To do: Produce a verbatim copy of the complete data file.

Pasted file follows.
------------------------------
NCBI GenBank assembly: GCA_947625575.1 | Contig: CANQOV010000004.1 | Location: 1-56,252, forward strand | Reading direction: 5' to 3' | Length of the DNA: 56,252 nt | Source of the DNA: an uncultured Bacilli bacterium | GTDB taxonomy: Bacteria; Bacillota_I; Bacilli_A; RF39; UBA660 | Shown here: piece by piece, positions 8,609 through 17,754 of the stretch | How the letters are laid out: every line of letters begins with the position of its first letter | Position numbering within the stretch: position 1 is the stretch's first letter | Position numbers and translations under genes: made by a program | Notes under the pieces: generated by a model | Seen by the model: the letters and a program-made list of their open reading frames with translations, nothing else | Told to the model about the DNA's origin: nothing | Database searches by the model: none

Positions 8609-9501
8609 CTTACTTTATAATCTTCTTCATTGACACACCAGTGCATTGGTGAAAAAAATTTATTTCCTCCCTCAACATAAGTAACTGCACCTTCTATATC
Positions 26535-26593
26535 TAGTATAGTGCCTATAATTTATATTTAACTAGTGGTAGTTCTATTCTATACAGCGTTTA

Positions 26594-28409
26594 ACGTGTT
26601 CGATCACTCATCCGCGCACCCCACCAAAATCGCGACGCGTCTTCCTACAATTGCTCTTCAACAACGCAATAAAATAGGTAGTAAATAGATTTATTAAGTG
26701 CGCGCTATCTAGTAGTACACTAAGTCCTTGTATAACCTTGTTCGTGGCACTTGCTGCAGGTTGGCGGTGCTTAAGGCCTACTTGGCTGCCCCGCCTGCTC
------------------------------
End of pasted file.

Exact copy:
NCBI GenBank assembly: GCA_947625575.1 | Contig: CANQOV010000004.1 | Location: 1-56,252, forward strand | Reading direction: 5' to 3' | Length of the DNA: 56,252 nt | Source of the DNA: an uncultured Bacilli bacterium | GTDB taxonomy: Bacteria; Bacillota_I; Bacilli_A; RF39; UBA660 | Shown here: piece by piece, positions 8,609 through 17,754 of the stretch | How the letters are laid out: every line of letters begins with the position of its first letter | Position numbering within the stretch: position 1 is the stretch's first letter | Position numbers and translations under genes: made by a program | Notes under the pieces: generated by a model | Seen by the model: the letters and a program-made list of their open reading frames with translations, nothing else | Told to the model about the DNA's origin: nothing | Database searches by the model: none

Positions 8609-9501
8609 CTTACTTTATAATCTTCTTCATTGACACACCAGTGCATTGGTGAAAAAAATTTATTTCCTCCCTCAACATAAGTAACTGCACCTTCTATATC
Positions 26535-26593
26535 TAGTATAGTGCCTATAATTTATATTTAACTAGTGGTAGTTCTATTCTATACAGCGTTTA

Positions 26594-28409
26594 ACGTGTT
26601 CGATCACTCATCCGCGCACCCCACCAAAATCGCGACGCGTCTTCCTACAATTGCTCTTCAACAACGCAATAAAATAGGTAGTAAATAGATTTATTAAGTG
26701 CGCGCTATCTAGTAGTACACTAAGTCCTTGTATAACCTTGTTCGTGGCACTTGCTGCAGGTTGGCGGTGCTTAAGGCCTACTTGGCTGCCCCGCCTGCTC